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NDTV 24×7 to premiere documentary on Delhi gang rape
MUMBAI: On the occasion of International Women’s Day, English news channel NDTV 24×7 will premiere the documentary film ‘India’s Daughter’ giving an insight into the brutal gang rape of a girl in Delhi.
An India–UK co-production, the film is directed and produced by Leslee Udwin and co-produced by Dibang. It will air on the channel at 9 pm, 8 March.
The world premiere of the film will be shown in India and simultaneously in the UK, Denmark, Sweden, Switzerland, Norway, and Canada.
‘India’s Daughter’ gives an account of the horrific gang rape of a girl in the national capital, which sent shockwaves across the country and beyond in December 2012. It also highlights the protests and riots that erupted across India in the aftermath of the incident.
Describing what prompted her to make the documentary, Udwin said, “When news of this gang rape hit our TV screens in December 2012, I was as shocked and upset as we all are when faced with such brazen abandon of the norms of ‘civilised’ society. But what actually inspired me to commit to the harrowing and difficult journey of making this film was the optimism occasioned by the reports that followed the rape. Courageous and impassioned ordinary men and women of India braved the December freeze to protest in unprecedented numbers, withstanding an onslaught of teargas shells, lathi charges, and water cannons, to make their cry of ‘enough is enough’ heard.”
With exclusive and unprecedented access, the film examines the values and mindsets of the perpetrators of the crime. In particular, Mukesh Singh’s interview offers an insight into his attitude towards women and into why men rape.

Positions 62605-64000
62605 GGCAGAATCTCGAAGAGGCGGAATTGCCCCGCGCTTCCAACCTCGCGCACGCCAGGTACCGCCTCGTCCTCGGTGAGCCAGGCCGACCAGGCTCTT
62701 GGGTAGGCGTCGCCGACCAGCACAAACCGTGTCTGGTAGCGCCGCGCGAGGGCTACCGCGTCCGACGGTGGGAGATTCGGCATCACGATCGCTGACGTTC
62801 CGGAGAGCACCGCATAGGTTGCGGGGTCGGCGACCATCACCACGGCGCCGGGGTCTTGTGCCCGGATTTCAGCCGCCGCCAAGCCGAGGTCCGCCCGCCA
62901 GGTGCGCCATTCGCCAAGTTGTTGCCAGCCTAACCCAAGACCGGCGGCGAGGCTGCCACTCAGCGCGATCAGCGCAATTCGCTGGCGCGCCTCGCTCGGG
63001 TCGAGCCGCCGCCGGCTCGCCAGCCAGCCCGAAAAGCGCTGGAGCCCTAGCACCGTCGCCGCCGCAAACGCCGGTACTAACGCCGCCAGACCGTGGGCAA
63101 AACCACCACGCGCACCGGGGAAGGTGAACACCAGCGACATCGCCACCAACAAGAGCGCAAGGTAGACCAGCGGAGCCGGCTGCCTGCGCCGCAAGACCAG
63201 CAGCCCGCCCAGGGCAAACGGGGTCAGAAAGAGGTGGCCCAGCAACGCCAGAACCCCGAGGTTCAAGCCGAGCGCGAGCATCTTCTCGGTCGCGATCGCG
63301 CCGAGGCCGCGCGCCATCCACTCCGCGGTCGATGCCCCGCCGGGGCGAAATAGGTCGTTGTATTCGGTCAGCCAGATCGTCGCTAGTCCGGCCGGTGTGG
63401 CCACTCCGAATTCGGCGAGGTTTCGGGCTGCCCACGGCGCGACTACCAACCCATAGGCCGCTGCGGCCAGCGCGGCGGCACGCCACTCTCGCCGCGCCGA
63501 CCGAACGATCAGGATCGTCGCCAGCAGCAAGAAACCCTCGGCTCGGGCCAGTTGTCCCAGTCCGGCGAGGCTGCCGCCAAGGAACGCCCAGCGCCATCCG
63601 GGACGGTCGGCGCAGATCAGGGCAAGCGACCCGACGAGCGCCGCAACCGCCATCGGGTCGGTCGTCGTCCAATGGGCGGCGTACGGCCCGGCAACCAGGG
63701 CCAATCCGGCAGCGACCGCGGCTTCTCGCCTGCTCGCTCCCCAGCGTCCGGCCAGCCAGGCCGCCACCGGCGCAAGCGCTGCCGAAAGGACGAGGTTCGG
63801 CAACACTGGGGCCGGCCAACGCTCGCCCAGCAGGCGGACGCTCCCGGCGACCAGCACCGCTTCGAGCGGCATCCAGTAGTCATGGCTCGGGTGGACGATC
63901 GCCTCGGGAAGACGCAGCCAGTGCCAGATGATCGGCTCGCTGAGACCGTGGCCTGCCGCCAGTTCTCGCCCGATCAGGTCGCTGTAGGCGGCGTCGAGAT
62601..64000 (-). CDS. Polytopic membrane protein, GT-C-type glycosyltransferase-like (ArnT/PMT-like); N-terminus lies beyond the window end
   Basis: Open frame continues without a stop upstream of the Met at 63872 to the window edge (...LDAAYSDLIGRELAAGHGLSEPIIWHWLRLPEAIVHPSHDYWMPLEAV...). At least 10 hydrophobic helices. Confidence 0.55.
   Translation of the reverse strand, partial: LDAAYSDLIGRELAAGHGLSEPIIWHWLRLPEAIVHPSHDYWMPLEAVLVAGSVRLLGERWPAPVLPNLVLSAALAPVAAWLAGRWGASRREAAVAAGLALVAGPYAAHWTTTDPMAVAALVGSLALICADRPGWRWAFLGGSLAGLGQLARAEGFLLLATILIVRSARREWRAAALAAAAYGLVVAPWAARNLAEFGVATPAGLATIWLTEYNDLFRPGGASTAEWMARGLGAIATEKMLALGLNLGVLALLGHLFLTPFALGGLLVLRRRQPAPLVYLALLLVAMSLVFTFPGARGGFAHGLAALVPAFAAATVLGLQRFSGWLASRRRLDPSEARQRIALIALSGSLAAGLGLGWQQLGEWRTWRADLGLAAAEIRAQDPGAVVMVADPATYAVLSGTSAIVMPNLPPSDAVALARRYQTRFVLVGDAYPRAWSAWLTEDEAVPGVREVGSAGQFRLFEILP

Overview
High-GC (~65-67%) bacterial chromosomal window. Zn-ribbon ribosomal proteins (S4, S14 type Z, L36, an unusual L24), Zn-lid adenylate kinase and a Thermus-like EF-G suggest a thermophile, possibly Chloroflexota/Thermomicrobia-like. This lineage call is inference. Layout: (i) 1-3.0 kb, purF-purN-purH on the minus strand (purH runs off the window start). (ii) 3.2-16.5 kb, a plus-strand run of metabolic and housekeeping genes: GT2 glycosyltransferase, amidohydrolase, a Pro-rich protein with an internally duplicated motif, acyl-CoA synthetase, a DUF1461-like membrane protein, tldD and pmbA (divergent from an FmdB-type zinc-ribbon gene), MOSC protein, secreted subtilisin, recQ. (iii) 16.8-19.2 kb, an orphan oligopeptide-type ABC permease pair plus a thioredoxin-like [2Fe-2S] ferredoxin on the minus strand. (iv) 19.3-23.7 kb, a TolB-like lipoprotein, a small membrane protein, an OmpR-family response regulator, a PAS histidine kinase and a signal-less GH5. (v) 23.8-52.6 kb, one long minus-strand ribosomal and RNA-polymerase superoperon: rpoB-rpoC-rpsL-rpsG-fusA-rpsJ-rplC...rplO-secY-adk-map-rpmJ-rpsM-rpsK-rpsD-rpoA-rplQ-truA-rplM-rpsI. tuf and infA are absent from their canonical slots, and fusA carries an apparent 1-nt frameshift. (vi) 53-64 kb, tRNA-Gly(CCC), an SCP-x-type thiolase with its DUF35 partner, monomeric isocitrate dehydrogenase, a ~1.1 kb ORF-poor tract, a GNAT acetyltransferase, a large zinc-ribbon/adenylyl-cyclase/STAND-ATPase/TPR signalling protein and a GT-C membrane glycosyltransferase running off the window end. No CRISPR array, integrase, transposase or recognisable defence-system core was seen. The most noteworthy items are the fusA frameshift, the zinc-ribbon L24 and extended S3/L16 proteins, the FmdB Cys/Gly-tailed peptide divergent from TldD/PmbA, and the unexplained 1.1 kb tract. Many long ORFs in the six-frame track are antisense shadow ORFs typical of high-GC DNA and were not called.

In his interview, he says women are more responsible for rape than men, that women should not travel late at night, or go to discos and bars, or wear the ‘wrong clothes’. He also claims that his execution will make life more dangerous for future rape victims.
Referring to rape and responsibility, Singh said, “You can’t clap with one hand—it takes two hands. A decent girl won’t roam around at 9 o’clock at night. A girl is far more responsible for rape than a boy is. Boy and girl are not equal. Housework and housekeeping is for girls, not roaming in discos and bars at night doing wrong things, wearing wrong clothes. About 20 per cent of girls are good.”
Singh stated that the rape and beatings were to teach Jyoti and her friend a lesson that they should not have been out late at night.
About her encounter with the rapists (during 31 hours of interviews in Tihar Jail, over seven days), Udwin said, “The horrifying details of the rape had led me to expect monsters. The shock for me was discovering that the truth couldn’t be further from this. These were ordinary, apparently normal, and certainly unremarkable men, who shared a rigid and ‘learnt’ set of attitudes towards women. What I learned from these encounters is the degree to which society itself is responsible for these men and for their actions. These rapists are not the disease; they are the symptoms. Gender inequality is the disease, and gender equality is the solution.”